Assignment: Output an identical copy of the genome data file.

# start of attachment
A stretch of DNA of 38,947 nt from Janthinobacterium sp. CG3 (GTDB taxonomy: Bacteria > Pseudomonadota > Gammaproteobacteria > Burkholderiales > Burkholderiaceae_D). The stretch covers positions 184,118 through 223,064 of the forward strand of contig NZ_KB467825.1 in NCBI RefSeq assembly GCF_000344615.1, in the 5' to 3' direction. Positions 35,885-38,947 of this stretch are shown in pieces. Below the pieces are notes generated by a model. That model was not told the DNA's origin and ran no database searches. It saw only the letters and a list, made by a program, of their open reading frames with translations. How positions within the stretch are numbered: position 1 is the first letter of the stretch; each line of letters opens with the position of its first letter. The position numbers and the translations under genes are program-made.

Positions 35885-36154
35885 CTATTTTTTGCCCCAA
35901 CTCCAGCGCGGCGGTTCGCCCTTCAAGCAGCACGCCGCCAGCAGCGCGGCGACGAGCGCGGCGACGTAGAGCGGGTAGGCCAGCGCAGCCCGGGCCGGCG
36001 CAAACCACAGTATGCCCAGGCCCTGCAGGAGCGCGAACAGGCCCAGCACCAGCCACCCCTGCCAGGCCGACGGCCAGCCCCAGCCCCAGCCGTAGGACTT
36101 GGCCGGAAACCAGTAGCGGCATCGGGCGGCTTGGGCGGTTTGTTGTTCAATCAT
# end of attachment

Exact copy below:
A stretch of DNA of 38,947 nt from Janthinobacterium sp. CG3 (GTDB taxonomy: Bacteria > Pseudomonadota > Gammaproteobacteria > Burkholderiales > Burkholderiaceae_D). The stretch covers positions 184,118 through 223,064 of the forward strand of contig NZ_KB467825.1 in NCBI RefSeq assembly GCF_000344615.1, in the 5' to 3' direction. Positions 35,885-38,947 of this stretch are shown in pieces. Below the pieces are notes generated by a model. That model was not told the DNA's origin and ran no database searches. It saw only the letters and a list, made by a program, of their open reading frames with translations. How positions within the stretch are numbered: position 1 is the first letter of the stretch; each line of letters opens with the position of its first letter. The position numbers and the translations under genes are program-made.

Positions 35885-36154
35885 CTATTTTTTGCCCCAA
35901 CTCCAGCGCGGCGGTTCGCCCTTCAAGCAGCACGCCGCCAGCAGCGCGGCGACGAGCGCGGCGACGTAGAGCGGGTAGGCCAGCGCAGCCCGGGCCGGCG
36001 CAAACCACAGTATGCCCAGGCCCTGCAGGAGCGCGAACAGGCCCAGCACCAGCCACCCCTGCCAGGCCGACGGCCAGCCCCAGCCCCAGCCGTAGGACTT
36101 GGCCGGAAACCAGTAGCGGCATCGGGCGGCTTGGGCGGTTTGTTGTTCAATCAT